Brosh stopped updating Hyperbole and a Half in 2013. That same year, this book came out. It compiles some of the author’s favorite posts from her blog, plus roughly ten new stories. The stories vary in tone: some are snarky glimpses of life with mental illness, while others are purely silly romps. Brosh’s much-lauded comics about depression appear alongside the antics of her misbehaving dogs. Brosh maintains her absurd, over-the-top humor whether she’s talking about having suicidal thoughts or about that wacky time a goose got into the house.
What the book doesn’t have is any of the “random stuff” stories that appeared on the blog, like the “alot” or Brosh’s noodle character Spaghetta Nadle. All of the stories included in the book describe events, physical or emotional, from the author’s life. This makes it read like a humorous, non-linear memoir.
The book is well-made, with glossy pages and considerable heft for a paperback. The color of the page background changes with each story, so flipping through the book (or just looking at the page edge) is a colorful experience. This also makes it clear when you’re finishing one story and starting the next.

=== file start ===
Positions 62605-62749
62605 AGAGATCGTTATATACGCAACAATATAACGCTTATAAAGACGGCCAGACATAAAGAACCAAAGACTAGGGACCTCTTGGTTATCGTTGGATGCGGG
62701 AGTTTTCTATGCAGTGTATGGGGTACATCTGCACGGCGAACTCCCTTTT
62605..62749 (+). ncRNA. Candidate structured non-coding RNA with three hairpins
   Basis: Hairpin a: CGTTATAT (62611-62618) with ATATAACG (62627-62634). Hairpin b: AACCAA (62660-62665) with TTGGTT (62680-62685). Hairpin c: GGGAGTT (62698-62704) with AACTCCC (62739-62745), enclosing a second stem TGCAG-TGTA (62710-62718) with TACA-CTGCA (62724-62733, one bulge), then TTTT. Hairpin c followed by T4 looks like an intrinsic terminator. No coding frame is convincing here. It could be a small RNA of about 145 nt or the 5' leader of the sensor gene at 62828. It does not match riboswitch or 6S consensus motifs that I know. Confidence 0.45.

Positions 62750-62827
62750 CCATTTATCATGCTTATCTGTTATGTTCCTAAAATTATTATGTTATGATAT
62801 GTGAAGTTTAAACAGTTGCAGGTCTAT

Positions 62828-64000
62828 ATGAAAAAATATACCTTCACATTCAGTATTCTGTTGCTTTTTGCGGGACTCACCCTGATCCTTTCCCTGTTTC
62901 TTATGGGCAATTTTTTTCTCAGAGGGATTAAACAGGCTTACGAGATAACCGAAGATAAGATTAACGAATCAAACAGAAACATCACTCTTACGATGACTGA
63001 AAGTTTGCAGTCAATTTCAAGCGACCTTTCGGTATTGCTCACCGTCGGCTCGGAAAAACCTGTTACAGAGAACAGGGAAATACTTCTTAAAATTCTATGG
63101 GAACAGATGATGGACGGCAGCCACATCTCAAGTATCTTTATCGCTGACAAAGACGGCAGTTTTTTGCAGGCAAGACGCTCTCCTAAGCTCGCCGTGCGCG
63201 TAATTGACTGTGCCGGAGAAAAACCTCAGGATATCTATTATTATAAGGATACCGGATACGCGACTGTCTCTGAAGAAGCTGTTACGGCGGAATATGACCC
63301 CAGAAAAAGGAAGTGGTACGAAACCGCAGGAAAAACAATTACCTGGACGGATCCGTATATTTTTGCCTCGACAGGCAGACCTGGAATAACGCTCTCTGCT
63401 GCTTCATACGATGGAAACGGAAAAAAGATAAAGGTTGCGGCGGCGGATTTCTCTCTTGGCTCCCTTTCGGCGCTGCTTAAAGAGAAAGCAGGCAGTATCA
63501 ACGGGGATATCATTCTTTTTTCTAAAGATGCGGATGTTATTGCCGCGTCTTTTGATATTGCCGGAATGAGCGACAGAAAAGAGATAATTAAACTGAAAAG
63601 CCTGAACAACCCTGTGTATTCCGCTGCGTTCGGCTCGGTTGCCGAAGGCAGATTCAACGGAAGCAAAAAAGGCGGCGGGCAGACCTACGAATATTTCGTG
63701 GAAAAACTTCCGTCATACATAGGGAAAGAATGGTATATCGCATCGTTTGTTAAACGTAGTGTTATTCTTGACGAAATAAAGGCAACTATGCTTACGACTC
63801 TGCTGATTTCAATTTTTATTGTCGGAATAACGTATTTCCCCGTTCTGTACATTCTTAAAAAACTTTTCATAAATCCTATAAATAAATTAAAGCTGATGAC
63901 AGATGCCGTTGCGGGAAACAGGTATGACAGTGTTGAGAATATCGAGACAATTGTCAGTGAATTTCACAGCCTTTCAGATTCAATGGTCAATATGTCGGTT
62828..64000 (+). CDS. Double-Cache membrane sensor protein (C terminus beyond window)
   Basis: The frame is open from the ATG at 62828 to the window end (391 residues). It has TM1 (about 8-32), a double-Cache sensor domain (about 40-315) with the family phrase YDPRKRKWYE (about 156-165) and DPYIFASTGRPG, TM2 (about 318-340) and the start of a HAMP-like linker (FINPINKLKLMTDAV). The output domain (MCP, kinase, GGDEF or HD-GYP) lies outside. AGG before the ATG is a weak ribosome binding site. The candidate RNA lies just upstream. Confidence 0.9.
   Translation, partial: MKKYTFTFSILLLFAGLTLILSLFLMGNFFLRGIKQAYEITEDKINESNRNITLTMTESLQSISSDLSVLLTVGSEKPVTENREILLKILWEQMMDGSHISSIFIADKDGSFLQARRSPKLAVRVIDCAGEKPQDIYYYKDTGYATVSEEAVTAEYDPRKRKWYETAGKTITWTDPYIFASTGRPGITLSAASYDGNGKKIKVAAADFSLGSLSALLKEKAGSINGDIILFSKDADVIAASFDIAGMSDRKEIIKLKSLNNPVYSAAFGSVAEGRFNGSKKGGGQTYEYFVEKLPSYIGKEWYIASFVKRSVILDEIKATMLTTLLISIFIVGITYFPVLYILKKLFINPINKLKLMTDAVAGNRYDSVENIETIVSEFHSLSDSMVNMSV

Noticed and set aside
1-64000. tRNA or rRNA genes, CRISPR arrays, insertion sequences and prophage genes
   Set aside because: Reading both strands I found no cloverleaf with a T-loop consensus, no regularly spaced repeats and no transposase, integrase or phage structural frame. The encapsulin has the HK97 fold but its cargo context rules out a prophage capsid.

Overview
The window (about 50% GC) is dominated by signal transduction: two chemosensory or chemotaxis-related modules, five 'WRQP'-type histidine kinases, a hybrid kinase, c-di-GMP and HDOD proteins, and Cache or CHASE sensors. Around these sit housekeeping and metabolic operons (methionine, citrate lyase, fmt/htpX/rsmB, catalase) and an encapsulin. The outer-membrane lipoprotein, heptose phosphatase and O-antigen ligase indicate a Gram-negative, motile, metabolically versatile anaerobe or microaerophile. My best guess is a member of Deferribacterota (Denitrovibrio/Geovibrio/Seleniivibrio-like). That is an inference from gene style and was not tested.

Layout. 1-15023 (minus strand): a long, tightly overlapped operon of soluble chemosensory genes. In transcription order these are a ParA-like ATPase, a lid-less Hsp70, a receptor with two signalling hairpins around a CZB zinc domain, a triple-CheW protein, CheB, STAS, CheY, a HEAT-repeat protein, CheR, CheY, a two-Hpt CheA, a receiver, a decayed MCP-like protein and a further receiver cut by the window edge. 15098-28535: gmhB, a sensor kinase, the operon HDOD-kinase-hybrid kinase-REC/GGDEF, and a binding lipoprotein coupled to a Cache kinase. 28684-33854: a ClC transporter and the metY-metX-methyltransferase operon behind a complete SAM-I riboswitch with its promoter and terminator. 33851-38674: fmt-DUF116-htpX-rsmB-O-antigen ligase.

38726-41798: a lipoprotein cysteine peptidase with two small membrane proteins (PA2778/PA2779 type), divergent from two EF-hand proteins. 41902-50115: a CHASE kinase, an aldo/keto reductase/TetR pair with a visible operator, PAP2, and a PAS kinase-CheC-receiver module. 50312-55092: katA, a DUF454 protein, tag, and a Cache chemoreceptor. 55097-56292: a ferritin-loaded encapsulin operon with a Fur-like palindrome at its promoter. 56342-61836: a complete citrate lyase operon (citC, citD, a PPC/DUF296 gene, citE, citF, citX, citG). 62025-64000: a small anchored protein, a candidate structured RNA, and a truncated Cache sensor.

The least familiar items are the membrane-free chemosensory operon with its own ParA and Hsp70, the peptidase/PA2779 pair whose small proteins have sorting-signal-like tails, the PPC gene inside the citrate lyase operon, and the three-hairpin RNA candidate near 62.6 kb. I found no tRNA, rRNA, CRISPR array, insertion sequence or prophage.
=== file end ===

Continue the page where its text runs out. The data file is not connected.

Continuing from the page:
Each story begins with an introduction in plain text, followed by a mix of full-color artwork and more text. The art appears in rectangular panels that span the width of the page, and features a cast of quirky, distinctive characters: Allie Brosh, her parents and sister, her boyfriend, and their dogs. Despite the simple drawing style, these characters are all easy to recognize and tell apart, and their faces and postures are remarkably expressive.
As far as content, these comics contain no violence, unless you count one goose attack and what happens to that poor cake at the hands of four-year-old Allie. No sexual content, either. There is frank, detailed discussion of the emotional experience of having ADHD and depression, including Brosh’s difficulty motivating herself, struggle with shame and self-hate, and suicidal thoughts. These eventually lead her to seek treatment and reach a place of hope.
There are also a lot of F-bombs. A lot. (Not to be mistaken for “alot of F-bombs,” which Brosh would illustrate very differently.) Brosh also uses the R-word a few times in one story in which she decides to test her dog’s intelligence. For what it’s worth, she uses the word not as an insult but when speculating that her dog has a mental handicap.